Senator Hank Sanders spoke to the problems of voter suppression, voter ID, Legislative gerrymandering in Alabama, Packing and stacking Black voters in majority Black districts. He also recounted the history of now Attorney General Jeff Sessions role in initiating voter suppression in Alabama with voter fraud trials of civil rights activists.
Rev. Barber said, “ the 11 former Confederate states have 171 electoral votes, you only need 99 more to have the 270 needed to win the electoral college. These states have 26 U. S. senators, the extremists need only 25 more Senators to control the Senate which they are doing now. They have the House of Representatives, statehouses, county courthouses, we have work to do to fully restore the Voting Rights Act.”
As part of the evening radio broadcast and rally at the Dallas County Courthouse, Rev. Barber displayed maps, which showed the concentration of poverty, child poverty, low wages-right-to-work states, states that did not expand Medicaid, overlapped with the states that adopted new voter suppression measures. Most of these maps showed concentration of these problems in the rural South. Rev. Barber also displayed a map of states and areas with a concentration of protestant Evangelical Christians and once again the overlap was clear. He called this a “mis-teaching of faith and a false interpretation of the Bible”.
At the rally in Montgomery, speaker after speaker blasted the voter suppression, racial gerrymandering and limits to voting by the people. Rev. Barber said, ”We must get ready for a 100 days of disruption and civil disobedience in our state houses and in Congress to work for full restoration of the Voting Rights Act. Different state organizations should be preparing to go to Washington, D. C. and non-violently disrupt the process qnd win back our full voting rights.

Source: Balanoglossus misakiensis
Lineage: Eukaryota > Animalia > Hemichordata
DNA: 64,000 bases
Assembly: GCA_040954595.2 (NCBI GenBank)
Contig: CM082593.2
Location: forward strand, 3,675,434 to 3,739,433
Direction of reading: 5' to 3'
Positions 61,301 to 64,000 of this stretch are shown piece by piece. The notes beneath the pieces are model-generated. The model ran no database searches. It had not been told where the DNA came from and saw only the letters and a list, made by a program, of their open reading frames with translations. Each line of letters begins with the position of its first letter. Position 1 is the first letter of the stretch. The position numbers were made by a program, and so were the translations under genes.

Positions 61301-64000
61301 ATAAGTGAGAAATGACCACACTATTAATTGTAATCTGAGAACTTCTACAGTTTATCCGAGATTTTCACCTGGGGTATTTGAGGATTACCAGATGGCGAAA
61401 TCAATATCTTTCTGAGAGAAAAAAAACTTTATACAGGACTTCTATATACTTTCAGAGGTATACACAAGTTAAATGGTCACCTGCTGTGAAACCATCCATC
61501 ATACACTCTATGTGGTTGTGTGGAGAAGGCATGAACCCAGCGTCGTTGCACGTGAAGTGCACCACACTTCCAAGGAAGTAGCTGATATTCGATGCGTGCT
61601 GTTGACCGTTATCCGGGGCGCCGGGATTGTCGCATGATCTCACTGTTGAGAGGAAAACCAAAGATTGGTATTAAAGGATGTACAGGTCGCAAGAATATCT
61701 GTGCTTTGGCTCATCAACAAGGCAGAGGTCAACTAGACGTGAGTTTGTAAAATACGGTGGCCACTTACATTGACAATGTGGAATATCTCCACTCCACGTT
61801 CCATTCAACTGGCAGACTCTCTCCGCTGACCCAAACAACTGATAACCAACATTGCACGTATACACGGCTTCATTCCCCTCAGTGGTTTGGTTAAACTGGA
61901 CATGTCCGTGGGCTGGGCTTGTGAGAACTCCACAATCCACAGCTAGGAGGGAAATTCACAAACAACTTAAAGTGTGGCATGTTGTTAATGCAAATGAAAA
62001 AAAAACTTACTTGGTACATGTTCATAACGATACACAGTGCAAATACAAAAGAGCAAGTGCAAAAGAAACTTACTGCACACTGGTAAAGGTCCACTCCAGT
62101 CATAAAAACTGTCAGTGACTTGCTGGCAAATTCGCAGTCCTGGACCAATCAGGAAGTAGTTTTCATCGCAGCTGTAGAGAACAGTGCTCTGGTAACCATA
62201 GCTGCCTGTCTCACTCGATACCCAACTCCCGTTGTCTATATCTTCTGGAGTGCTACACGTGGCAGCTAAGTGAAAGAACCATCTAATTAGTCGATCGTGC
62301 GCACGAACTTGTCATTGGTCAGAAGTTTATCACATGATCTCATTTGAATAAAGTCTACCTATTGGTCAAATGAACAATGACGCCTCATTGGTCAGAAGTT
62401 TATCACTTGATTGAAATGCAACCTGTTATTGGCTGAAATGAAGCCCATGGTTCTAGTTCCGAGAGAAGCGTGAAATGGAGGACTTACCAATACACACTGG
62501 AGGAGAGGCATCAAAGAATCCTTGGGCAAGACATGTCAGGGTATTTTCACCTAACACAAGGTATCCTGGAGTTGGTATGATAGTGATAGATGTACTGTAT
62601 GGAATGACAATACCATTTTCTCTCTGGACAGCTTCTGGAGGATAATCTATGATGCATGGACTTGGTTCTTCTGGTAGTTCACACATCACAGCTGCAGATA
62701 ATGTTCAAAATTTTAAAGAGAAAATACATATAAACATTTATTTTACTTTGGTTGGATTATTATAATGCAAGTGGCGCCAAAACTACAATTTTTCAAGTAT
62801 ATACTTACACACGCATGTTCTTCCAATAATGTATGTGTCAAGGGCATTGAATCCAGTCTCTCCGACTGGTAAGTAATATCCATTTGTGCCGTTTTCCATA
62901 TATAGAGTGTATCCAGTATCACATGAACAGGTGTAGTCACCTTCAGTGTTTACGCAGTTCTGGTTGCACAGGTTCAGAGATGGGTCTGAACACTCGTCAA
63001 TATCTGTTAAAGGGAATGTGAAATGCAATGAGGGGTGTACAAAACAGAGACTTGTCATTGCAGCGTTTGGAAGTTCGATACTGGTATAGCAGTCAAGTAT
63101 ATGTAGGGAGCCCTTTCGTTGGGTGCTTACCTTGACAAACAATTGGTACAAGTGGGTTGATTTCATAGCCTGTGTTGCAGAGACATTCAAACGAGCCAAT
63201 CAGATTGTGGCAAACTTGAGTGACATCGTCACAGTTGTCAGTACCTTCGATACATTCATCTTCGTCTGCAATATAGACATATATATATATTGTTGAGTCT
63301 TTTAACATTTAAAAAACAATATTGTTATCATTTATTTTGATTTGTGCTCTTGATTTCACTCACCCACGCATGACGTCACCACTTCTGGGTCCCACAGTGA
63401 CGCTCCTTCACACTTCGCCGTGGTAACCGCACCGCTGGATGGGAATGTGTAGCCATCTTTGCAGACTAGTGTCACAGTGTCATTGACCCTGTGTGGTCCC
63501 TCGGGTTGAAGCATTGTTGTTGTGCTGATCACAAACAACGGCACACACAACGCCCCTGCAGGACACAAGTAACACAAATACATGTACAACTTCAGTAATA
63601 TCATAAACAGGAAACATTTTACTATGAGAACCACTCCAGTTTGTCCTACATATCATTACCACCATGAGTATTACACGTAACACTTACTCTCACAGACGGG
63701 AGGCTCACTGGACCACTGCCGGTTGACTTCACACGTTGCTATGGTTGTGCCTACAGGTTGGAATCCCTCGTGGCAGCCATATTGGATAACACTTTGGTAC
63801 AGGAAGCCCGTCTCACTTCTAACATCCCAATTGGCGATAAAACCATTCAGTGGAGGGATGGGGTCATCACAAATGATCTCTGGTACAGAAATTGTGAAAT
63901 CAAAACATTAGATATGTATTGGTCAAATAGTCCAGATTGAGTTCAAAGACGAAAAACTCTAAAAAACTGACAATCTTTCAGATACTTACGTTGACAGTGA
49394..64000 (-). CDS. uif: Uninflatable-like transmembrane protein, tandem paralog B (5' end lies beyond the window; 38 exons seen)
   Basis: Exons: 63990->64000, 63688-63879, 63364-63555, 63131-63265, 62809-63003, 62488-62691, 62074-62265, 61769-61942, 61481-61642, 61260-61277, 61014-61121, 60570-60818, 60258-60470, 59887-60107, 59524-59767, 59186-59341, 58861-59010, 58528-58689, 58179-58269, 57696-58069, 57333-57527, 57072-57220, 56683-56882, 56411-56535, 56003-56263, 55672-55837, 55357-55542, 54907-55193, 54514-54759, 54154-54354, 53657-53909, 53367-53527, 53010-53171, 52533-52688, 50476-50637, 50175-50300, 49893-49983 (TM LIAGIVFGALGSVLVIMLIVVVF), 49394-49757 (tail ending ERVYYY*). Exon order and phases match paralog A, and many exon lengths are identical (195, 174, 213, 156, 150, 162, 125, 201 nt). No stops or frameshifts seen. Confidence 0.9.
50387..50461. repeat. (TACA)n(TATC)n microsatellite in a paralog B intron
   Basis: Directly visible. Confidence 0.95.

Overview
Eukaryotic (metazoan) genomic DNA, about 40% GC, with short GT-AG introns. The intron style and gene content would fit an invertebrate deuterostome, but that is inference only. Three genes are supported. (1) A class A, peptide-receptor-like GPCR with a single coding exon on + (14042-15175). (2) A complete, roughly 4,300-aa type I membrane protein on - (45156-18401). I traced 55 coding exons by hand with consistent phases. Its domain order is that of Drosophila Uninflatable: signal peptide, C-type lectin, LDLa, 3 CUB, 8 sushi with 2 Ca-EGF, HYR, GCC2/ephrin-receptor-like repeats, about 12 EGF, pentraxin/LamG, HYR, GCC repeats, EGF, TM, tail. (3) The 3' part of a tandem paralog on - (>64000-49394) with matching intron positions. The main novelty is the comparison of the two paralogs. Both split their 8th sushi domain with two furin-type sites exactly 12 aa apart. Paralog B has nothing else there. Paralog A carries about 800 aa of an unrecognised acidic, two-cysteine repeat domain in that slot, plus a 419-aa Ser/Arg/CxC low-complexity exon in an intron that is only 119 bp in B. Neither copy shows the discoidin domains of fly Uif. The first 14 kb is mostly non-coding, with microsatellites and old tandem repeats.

Clinton and Trump win Alabama and Greene County; Zippert elected to Greene County School Board – District 1; Runoff in District 2 – Madelyn Thomas and Kashaya Cockrell

Hillary Clinton, Gregory Griggers, Carol P. Zippert, Madelyn Thomas, Kashaya Cockrell

Yesterday on “Super Tuesday” in the Democratic Primary election, Hillary Clinton led the state with 309,928 (78%) to Bernie Sanders with 76,399 (19%). In Greene County, Clinton garnered 2716 (90%) votes to 213 for Bernie Sanders (7%).
In the Republican Primary, Donald J. Trump led the field with 371,735 (43%) of the votes. Cruz was a distant second with 180,608 (21%), Rubio with 159,802 (19%), Carson 87,517 (10%) and Kasich 37,500 (4%) rounded out the field.
In Greene County, Trump led as well with 147 (54%) of the total 273 Republican votes cast in the primary.
In the 17th Judicial Circuit District Attorney contest that serves three counties – Greene, Marengo and Sumter, incumbent Gregory Griggers was reelected with 6,873 (56.5%) votes to 5,281 (43.5%) for Barrown Lankster. Griggers carried all three counties. In Greene County, Griggers received 1439 votes to 1237 for Lankster.
Carol P. Zippert was elected to the Greene County Board of Education in District 1. Zippert received 376 (62%) of the votes to 235 (38%) for challenger Kiasha Underwood Lavender. Zippert carried the Courthouse, Mantua Knoxville and the Absentee Box. Lavender led in Union and Jena precincts.
In District 2, for the Greene County School Board there was a five person race which resulted in a run-off between Madelyn Thomas with 138 (27.7%) votes and Kashaya Cockrell with 113 (22.7%). Latoya “Mimi” Pelt received 102 (20.5%), Brandon Meriwether 76 (15.3%) and Robert “Coach” Kimbrough 69 (13.8%). The run-off is scheduled for Tuesday, April 12, 2016.
In the race for U. S. Senator, incumbent Richard Shelby was nominated in the Republican primary and Ron Crumpton was nominated over Charles Nana in the Democratic primary.
In the vote on the Constitutional Amendment to allow district attorneys and circuit clerks to participate in the state retirement system, it was passed in Greene County by a vote of 2,254 (82%) for; 492 (18%) against. Statewide this amendment was approved 679,956 (63%) to 402,060 (37%).